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KAREN SCHWALLER

By Staff | Mar 29, 2013

I’ve been noticing something in my trips out to the sheep barn this lambing season.

We have many bottle lambs this year, between a ewe that died, mothers not claiming their little ones, and moms who can’t provide enough nutrition for their babies.

It takes a lot of time feeding them all, and it gives me ample opportunity to look around and observe the habits of mothers in the sheep barn.

In this time I’ve decided that, while moms are different in many ways, there are lots of things that mothers have in common all across the board – human or not.

Based on the habits of her children as they grow up, many a human mother has wondered if the hospital in which her children were born was a barn in a previous life.

But mothers in the sheep barn know flat-out that their children started out there, and perhaps that helps them be tolerant of all the things that their babies do all day long.

After all, she was born in a barn, too.

Entering the sheep barn for morning chores during lambing season is not for weenies, based on the things seen adorning the back ends of ewes who have just contributed to the sheep population.

And some mornings, I’m not sure if it’s better that you have breakfast or not before you dare to go out there.

Have you ever entered a lambing barn first thing in the morning? The female of the species can be a loud and demanding one when it comes to (a) providing for her family, and (b) chocolate; though the animal mom would never consider giving you the silent treatment until she gets the goods she wants – no matter how much we wish she would.

Until the ewes have been fed in the morning, you may as well give up trying to use the sophisticated method of speaking as a way of communicating with another human being. It will only make you hoarse and crabby if you try to out-yell a barn full of hungry mothers.

You’re left to resort to the ancient method of hand gestures and head-pointing, at least until the ewes have been given their hay and grain, and are quiet.

It’s similar to the communication between couples who have been married for a very long time, except the hand gestures in the sheep barn are more recipient friendly.

Once breakfast is provided and the mothers are busy chewing, you’re down to just hearing the sweet sound of baby lambs as they announce their presence.

This year we have a pen of six bottle lambs, along with a set of triplets that we help along with some milk replacer, and a few others who just need a bit of food and attention to keep them over the top. As I watch the lambs who don’t need any extra help, I see them seeking out nourishment and watching them eat ferociously as their tails become a blur from the excitement of eating.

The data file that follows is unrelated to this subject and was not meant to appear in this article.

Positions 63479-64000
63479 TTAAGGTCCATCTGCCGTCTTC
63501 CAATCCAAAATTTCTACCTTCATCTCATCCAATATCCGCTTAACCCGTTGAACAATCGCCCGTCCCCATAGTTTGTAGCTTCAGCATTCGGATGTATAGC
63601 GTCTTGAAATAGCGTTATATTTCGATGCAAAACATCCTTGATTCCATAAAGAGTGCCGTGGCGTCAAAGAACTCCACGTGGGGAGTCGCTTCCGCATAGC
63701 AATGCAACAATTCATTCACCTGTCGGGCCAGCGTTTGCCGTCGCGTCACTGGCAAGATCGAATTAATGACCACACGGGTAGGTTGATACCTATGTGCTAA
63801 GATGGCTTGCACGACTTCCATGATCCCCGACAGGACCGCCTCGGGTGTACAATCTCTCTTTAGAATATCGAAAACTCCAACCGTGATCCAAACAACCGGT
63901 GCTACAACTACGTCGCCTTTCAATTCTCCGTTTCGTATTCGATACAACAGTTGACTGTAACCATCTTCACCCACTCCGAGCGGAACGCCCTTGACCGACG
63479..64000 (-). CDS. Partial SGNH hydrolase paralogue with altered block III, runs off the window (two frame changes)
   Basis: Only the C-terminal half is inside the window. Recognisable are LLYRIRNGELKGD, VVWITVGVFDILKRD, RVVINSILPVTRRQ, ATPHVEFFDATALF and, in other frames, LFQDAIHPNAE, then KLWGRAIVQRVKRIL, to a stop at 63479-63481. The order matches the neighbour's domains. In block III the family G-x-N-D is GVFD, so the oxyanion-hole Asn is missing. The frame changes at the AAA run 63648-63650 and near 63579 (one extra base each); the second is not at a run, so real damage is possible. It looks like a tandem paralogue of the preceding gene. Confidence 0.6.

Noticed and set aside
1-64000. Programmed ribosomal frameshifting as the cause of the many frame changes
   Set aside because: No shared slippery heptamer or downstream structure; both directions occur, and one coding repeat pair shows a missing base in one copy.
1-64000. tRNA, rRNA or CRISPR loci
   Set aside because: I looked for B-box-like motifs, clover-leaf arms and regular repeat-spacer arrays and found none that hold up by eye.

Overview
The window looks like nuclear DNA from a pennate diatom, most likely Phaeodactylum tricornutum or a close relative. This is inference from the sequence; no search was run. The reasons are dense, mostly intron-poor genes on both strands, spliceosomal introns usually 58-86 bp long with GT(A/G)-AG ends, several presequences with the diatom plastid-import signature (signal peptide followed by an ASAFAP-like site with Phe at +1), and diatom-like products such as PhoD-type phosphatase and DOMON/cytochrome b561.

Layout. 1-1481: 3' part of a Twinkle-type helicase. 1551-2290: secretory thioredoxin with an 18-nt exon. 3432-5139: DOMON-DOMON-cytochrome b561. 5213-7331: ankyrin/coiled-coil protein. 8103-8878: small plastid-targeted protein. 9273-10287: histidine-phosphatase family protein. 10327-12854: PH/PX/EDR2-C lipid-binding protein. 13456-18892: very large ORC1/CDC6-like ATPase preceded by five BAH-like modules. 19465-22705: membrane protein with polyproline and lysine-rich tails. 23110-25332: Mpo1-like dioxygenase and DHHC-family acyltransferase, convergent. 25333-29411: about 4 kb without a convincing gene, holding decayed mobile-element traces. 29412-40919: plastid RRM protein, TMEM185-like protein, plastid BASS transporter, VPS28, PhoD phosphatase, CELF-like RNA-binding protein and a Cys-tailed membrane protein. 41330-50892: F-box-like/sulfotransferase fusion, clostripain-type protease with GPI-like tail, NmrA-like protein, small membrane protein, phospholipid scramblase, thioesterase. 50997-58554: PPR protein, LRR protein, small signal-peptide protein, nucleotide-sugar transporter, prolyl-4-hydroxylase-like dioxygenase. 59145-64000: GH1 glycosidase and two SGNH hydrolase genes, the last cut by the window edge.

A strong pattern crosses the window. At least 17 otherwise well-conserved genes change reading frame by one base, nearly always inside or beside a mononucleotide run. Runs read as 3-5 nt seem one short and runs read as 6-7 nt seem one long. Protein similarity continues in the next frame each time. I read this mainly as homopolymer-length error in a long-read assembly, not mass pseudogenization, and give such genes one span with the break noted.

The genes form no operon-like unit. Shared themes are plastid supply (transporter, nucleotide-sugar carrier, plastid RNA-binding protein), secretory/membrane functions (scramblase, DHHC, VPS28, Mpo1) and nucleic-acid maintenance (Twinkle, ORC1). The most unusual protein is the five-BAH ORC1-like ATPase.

The mother just stands there patiently, protecting them and letting them eat. But once in awhile the lambs get a little rambunctious finding the food supply, and she will gently swat them aside, take a step or two away from them and let them think about the way they treated their mom.

I guess all moms now and then get tired of someone needing something from her all the time, and just want a little respect and some time to herself. I think moms everywhere can attest to that, but I admire the ewe’s calm way of disciplining.

It’s easy to feed a group of bottle lambs by taking a couple out of the pen at a time, feeding them and then getting a couple more out.

It’s a good thing we have this down because when you step into a whole pen full of bottle lambs who maul each other and anyone in sight, it’s a “survival of the fittest” mentality – kill or be killed.

They all race to the fence to greet you with reckless abandon, blatting and scrambling to stake a claim to the bottle first, climbing on top of each other and knocking others out of the way if necessary.

I understand that. I’m the same way when I’m around a group of friends who brought a cherry cheesecake.

Mothers with any number of legs grow tired sometimes of feeding and caring for their offspring, but they know it’s their truest calling in this life, and so they carry on. It’s an odd combination of responsibilities and feelings, but it seems to work – whether in the house or in the sheep barn.

In the house, it probably only works because we know where to find the hidden chocolate when our children get the best of us.

Be jealous, my four-legged mom friends.

Schwaller is a Farm News correspondent from Milford. Reach her by e-mail at kschwaller@evertek.net.

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